For all of his supposedly unique and transcendent understanding of race in America, Obama's talk amounted to the same old, same old. The Glowbama mystique has gone the way of the Emperor's clothes. Instead of accountability, we got excuses. Instead of disavowal of demagoguery, we got whacked with the moral equivalence card. Instead of rejecting the Blame America mantra of left-wing black nationalism, we got more Blame Whitey. Same old, same old.For two decades, Obama tethered himself to a fire-breathing pastor peddling bitter Marxist "black liberation theology" in the name of God. Behind the "audacity of hope" was a grievance-mongering preacher animated by the voracity of hate. And understand this: The Reverend Jeremiah Wright and Barack Obama were not merely passing "associates." They were mentor and mentee, guru and student, with fates and fortunes intertwined.
For two decades, while using the church to build his Chicago power base and credibility in the black community, Obama turned a deaf ear to Wright's AIDS conspiracy theories, class warfare rants, anti-Israel, anti-white raves, and "God damn America" diatribes. These weren't occasional outbursts. They were the bread and butter of the Trinity United Church of Christ. Now, Obama blames "talk show hosts and conservative commentators" for exposing Wright's race-based rancor. Audacious, indeed.
On Friday, Obama attempted to minimize the extent to which he had been exposed to Wright's poisonous politicking on the pulpit. "None of these statements were ones that I had heard myself personally in the pews," he told Major Garrett of Fox News. "The other statements were ones that I just heard about while we were -- when they started being run on FOX and some of the other stations. And so they weren't things that I was familiar with."
Yesterday, Obama changed his tune: "I have already condemned, in unequivocal terms, the statements of Rev. Wright that have caused such controversy. For some, nagging questions remain. Did I know him to be an occasionally fierce critic of American domestic and foreign policy? Of course. Did I ever hear him make remarks that could be considered controversial while I sat in church? Yes."
The clever Sen. Obama has attempted to erect a firewall of protection from probing questions about which remarks he heard and tolerated and failed to object to while sitting in the pews. Dwelling on what he knew and where and when, he argued yesterday, would be "to simplify and stereotype and amplify the negative to the point that it distorts reality."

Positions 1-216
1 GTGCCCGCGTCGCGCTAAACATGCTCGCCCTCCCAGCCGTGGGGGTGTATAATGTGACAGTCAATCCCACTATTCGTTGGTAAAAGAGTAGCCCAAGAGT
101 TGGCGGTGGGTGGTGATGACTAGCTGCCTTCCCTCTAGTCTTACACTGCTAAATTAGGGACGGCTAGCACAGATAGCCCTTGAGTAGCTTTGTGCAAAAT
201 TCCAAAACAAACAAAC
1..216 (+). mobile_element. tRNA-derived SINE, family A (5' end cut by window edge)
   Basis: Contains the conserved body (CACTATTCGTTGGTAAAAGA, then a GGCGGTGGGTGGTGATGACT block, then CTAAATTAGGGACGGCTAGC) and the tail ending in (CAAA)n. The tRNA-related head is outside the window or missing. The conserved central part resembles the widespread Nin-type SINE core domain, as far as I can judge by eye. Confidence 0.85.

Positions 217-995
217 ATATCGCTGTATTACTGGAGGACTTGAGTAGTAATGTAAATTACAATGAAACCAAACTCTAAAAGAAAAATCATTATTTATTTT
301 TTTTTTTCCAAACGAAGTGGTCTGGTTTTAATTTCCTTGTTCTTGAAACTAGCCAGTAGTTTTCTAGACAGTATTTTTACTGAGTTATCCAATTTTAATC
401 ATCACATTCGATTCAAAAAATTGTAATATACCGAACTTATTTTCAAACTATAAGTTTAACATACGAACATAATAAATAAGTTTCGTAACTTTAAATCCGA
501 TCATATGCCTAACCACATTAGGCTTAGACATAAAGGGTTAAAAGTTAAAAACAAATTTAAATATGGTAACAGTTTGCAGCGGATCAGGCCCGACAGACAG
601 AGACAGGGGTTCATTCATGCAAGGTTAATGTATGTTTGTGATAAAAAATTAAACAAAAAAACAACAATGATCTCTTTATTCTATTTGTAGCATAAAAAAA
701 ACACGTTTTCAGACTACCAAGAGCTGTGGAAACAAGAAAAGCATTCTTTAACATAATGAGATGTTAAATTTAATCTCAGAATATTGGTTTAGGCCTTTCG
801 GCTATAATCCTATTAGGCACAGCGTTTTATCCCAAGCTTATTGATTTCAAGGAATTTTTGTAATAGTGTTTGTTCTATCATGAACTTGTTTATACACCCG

But it is Obama's pastor ("former" pastor, he is so quick to point out now, though he is a two-decade-long mentor) who holds a warped view of reality. And it is Obama who distorts the truth by likening this Ward Churchill of the United Church of Christ to an avuncular, yet lovable, family member who cannot easily be renounced:
"I can no more disown him than I can disown the black community. I can no more disown him than I can my white grandmother -- a woman who helped raise me, a woman who sacrificed again and again for me, a woman who loves me as much as she loves anything in this world, but a woman who once confessed her fear of black men who passed by her on the street, and who on more than one occasion has uttered racial or ethnic stereotypes that made me cringe."
Glad to know something made Obama cringe.
Even as he denied that he was justifying and excusing Wright's demagoguery, Obama was doing just that by invoking slavery, Jim Crow, segregated schools, violence in the inner city and, yes, denial of access to FHA mortgages, to explain how we get to Wright spewing "God damn America" on Sunday morning.
"These people are a part of me. And they are a part of America, this country that I love," Obama declared rather stiffly as he stood self-consciously in front of more American flags that he has ever been placed in front of this campaign season.
Well, you can't pick your grandma, but you can pick your pastor. And Obama picked the wrong one if he aspires to be the president of all America -- an America that includes citizens of all colors who cringe at self-serving racial rationalizations masquerading as moral salvation.